The production stack is intended for customers. Everything has to work as well as possible there and new features should only be implemented after they have been proven in the test stack. It can also make sense to operate the production stack with slightly changed service settings. An example of this would be that I don't really need user administration with Cognito in the test stack, but I do in the production stack. This keeps the complexity in the test stack lower. In the snippet above, I defined cognito in production. Another example would be EC2 instances. In the test stack, low cost EC2 types are fine, but stronger and therefore more expensive instances are required in production, usually.

The question now is where the production stack should be deployed. Fortunately, CDK gives us every freedom there. It is possible to deploy the stack in the same or in a different region, in the same account. The production stack can also be deployed in another account. Profiles have to be used for this. Here is an example:

cdk deploy "$ STACK_NAME_PRODUCTION" --profile = prod

This stack is now deployed in another AWS account. So far I have had a good experience with this type of deployments. However, this type of deployment has one disadvantage. Since I am now dependent on the Profile parameter, I cannot use the same cdk deploy command for the test stack and I have to execute two CDK commands:

cdk deploy "$ STACK_NAME_TEST"
cdk deploy "$ STACK_NAME_PRODUCTION" --profile = prod

It would be great if I could simply specify the profile name when defining it in the multistack. This disadvantage is of course not really bad, since in a proper pipeline the test stack should run first and after passed test an a manual approval the production stack is deployed.

EDIT: I received feedback that there is already a workaround for this in the npm registry:

DevOps Travis Pipeline

Every developer should be familiar with Travis. The Travis Free Tier allows you to use VMs from Travis if your GitHub project is public. These then only have to be defined and configured in the .travis file. That's exactly what I'm doing. To be honest, I use Travis a lot. I just briefly describe my workflow when I create a new feature:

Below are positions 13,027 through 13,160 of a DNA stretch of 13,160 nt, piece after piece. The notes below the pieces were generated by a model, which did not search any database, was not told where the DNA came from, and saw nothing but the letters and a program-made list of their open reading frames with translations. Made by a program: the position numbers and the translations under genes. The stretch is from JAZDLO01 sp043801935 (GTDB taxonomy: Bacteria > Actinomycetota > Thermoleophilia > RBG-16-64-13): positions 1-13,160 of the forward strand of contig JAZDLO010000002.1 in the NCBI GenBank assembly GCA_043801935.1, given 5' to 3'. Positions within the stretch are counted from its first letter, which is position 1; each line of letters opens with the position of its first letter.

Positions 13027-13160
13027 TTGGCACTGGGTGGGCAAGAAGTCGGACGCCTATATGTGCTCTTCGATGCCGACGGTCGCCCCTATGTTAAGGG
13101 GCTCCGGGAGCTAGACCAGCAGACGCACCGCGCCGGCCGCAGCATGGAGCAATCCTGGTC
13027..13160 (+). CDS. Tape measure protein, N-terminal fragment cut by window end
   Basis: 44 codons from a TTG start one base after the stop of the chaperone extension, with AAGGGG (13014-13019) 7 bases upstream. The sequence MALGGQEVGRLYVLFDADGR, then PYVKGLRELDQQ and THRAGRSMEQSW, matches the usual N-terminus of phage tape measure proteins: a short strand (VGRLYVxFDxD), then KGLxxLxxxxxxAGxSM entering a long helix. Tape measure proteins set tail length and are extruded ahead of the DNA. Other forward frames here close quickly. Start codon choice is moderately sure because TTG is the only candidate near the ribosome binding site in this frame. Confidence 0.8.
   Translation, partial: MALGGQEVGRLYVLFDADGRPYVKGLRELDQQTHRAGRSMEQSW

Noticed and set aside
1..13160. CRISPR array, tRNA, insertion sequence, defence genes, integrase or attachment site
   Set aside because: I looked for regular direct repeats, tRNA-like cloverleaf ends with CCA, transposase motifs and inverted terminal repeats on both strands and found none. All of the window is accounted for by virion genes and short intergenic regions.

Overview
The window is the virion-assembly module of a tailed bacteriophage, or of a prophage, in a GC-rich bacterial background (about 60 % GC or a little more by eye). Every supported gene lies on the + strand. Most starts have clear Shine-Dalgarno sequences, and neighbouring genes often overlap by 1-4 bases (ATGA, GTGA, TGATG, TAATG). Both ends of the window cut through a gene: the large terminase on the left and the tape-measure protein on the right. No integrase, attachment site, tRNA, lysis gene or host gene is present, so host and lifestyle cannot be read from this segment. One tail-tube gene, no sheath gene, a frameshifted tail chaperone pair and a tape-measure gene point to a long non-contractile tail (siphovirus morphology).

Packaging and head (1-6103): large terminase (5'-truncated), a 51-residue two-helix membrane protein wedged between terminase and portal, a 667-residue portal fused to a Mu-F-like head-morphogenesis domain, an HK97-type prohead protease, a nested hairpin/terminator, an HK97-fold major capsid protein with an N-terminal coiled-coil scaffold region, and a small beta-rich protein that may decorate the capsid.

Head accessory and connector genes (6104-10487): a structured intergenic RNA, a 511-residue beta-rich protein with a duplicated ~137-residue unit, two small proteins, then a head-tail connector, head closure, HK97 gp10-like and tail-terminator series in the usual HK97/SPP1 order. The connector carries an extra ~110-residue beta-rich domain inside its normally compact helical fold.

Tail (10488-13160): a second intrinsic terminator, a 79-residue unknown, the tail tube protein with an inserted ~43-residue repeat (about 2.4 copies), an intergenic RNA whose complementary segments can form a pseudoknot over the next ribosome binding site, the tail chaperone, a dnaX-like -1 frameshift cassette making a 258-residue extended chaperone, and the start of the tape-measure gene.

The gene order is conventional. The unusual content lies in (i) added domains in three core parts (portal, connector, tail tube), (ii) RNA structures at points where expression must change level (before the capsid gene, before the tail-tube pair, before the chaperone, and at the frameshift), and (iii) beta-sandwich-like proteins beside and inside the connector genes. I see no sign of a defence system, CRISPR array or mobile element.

1. Write code adjustments of new feature in master.
  2. If necessary add new test in Postman.
  3. master commit -> Travis build is triggered.
  4. Travis fails or passes.
  5. If it failed, the stack reverted automatically and I evaluated the logs to see what went wrong. Back to step 1).
  6. If it passed, the new feature is on all stacks and I can now test it manually.

This is very awesome because I have to do fewer interactions to implement this new feature. The entire build takes about 10 minutes and then I can just do something else for 10 minutes. This type of pipeline has brought me very quick iterations of new features. I am literally flabbergasted what is possible today with just a DevOps. What I can do alone would have required about 10 people 5 years ago instead of just one.


CDK's multistacks are a great way to manage multiple stacks like a test stack and production stack. For my small project I have great experiences with this type of stack management and described it here. So far, a relatively small Travis build has been sufficient to create a useful pipeline. I am considering looking into AWS CodePipeline to see if it could benefit me. I hope you enjoyed my little summary :)

To the wonderful readers of this article I'm saying that feedback of any kind is welcome. In the future I will try to include a discussion and comment feature here. In the meantime, please feel free to send me feedback via my social media accounts such as Twitter or FaceBook. Thank you very much :).

I love to work on Content Management Open Source projects. A lot from my stuff you can already use on . If you like my work there and my blog posts, please consider supporting me on Patreon:

Become a Patreon!